12 Christian Velásquez-Donaldson (2007), “Analysis of the Hydrocarbon Sector in Bolivia: How Are the Gas and Oil Revenues Distributed?” Institute for Advanced Development Studies, Development Research Working Paper Series No. 6/2007.
13 The distribution of IDH revenues is ruled by Supreme Decree No. 28421 (October 21, 2005).
Agencia Boliviana de Información. 14 May, 2008. “Gobierno autoriza realización de tercer censo agropecuario en dos etapas.” 28 July 2008.
BBC World News. 14 September 2006. “Struggle for Land in Bolivia.” British Broadcasting Corporation. 28 July 2008.
Bolpress. 17 September 2007. “Reforma Agraria alista la reversión de tierras de Branco Marinkovic.” 28 July 2008.
Bolpress. 23 November 2006. “14 familias detentan 312.966 hectáreas de tierra en Santa Cruz y Beni.” 28 July 2008.
Bolpress. 17 November 2006. “Terratenientes forman un frente de defensa del latifundio.” 28 July 2008.
IFAD. 2005. “Republic of Bolivia. Country Programme Evaluation.” International Fund for Agricultural Development: Rome, Italy.
IPS News. 27 December 2007. “BOLIVIA: Guarayo Indians Struggle to Hold Onto Their Land.” Inter Press Service News Agency. 28 July 2008.
Kreidler, A., Rodríguez, G., Rocha, A., Antelo, E. 2004. “La soya boliviana hacia el mercado libre en las Américas.” USAID/Bolivia Economic Opportunities Office: Bolivia, in Patricia Molina and Sorka Copa. 2005. “¿La agricultura soyera en Bolivia, necesita transgénicos?” FOBOMADE: Bolivia.
La Prensa. 16 April 2008. “El gobierno estudia eliminar subsidio a más de 700.000 litros de diesel que consume a diario el agro cruceño.” 28 July 2008.
Morales, Rolando, et al. 2000. “Bolivia: Geografía y Desarrollo Económico.” Inter-American Development Bank: Washington, DC.
Pacheco Balanza, Diego. 1998. “Bolivia: Modelos de desarrollo y cambios en la sociedad rural y sector agropecuario.” Fundación Tierra: Bolivia.
Unidad de Análisis de Políticas Sociales y Económicas. 2006. “Sector Agropecuario Bolivia, 1990-2004.” UDAPE: La Paz.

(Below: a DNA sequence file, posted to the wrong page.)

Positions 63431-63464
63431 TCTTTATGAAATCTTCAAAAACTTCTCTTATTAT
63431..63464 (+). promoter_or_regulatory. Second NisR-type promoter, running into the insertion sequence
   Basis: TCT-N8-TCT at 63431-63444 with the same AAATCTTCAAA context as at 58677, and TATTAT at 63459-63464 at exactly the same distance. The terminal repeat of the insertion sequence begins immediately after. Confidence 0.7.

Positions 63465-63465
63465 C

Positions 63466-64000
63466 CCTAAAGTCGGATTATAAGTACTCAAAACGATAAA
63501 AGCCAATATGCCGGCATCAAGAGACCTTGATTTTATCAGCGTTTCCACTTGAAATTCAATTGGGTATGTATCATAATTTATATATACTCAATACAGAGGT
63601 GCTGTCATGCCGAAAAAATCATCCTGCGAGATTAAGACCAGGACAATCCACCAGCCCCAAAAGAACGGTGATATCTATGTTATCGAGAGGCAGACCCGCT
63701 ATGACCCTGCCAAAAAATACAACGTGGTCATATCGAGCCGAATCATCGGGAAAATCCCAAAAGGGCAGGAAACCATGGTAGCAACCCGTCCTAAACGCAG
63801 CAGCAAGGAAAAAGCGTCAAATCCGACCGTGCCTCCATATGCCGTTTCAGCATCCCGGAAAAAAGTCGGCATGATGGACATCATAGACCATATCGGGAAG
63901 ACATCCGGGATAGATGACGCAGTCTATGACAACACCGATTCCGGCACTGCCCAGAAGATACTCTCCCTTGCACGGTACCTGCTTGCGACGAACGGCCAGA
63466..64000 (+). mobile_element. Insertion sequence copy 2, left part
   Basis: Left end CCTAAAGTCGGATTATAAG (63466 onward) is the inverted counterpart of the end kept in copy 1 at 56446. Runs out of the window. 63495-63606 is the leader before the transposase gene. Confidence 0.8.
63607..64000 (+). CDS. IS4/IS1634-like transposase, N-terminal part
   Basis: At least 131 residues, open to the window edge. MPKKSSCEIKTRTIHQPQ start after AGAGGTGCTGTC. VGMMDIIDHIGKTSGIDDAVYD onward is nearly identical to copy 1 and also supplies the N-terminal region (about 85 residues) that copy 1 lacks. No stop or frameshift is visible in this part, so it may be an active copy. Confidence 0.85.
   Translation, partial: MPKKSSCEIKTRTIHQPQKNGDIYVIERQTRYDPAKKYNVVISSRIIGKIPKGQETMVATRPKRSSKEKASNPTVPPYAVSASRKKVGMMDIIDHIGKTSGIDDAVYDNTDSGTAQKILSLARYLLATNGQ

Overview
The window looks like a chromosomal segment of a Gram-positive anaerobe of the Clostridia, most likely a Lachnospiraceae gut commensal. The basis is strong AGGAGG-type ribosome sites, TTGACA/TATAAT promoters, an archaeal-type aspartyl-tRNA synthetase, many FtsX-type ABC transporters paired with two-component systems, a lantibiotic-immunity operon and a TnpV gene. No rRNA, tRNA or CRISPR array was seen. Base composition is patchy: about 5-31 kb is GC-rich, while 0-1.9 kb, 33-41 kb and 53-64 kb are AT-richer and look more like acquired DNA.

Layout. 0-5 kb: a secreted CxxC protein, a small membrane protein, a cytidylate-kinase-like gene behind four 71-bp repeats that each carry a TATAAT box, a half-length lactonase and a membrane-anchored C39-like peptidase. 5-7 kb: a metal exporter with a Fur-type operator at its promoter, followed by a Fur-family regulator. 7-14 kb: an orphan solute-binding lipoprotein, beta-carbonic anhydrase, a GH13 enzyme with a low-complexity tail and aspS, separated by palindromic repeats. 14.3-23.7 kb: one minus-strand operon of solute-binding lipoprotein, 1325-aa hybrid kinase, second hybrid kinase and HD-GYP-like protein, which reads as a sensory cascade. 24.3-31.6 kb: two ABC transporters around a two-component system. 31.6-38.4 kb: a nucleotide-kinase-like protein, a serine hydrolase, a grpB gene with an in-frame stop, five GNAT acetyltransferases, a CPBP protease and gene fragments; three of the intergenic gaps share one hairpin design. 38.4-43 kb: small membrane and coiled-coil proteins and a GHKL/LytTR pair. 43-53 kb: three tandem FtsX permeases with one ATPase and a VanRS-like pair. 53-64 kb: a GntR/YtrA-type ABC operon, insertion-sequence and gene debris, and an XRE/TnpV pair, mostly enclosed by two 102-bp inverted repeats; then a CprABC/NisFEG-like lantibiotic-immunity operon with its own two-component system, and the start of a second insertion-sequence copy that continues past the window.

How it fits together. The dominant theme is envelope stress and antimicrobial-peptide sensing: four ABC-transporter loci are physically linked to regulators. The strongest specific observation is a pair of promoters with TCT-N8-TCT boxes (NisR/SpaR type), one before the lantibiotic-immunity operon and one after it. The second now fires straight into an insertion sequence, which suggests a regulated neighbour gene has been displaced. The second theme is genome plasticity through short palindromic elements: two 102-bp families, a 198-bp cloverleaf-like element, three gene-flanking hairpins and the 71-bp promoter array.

Unidad de Análisis de Políticas Sociales y Económicas. 2008. “Dossier de estadísticas sociales y económicas de Bolivia.” UDAPE: La Paz.
Vargas, Maria Victoria. 2007. “Bolivia’s New Contract Terms: Operating. Under the Nationalization Regime.” Oil, Gas & Energy Law Intelligence (OGEL), Vol. 4, Issue 5, November 2007.
Velásquez-Donaldson, Christian. 2007. “Analysis of the Hydrocarbon Sector in Bolivia: How Are the Gas and Oil Revenues Distributed?” Institute for Advanced Development Studies, Development Research Working Paper Series No. 6/2007.
World Bank. 1995. “Staff Appraisal Report. Bolivia. National Land Administration Project.” Report No. 13560-BO, World Bank: Washington, DC.
World Bank. 2005. “Bolivia. Poverty Assessment: Establishing the Basis for Pro-Poor Growth.” Report No. 28068-BO, World Bank: Washington, DC.
YPFB. 2006. “República de Bolivia. Modelo Tipo de Contrato de Operación.” Yacimientos Petrolíferos Fiscales Bolivianos: Bolivia.
Mark Weisbrot is Co-Director and Luis Sandoval is a Research Assistant at the Center for Economic and Policy Research in Washington, DC. The author would like to thank Dan Beeton and Doug Hertzler for helpful comments. This paper is made available at the CEPR Web site; it is reproduced here for educational purposes.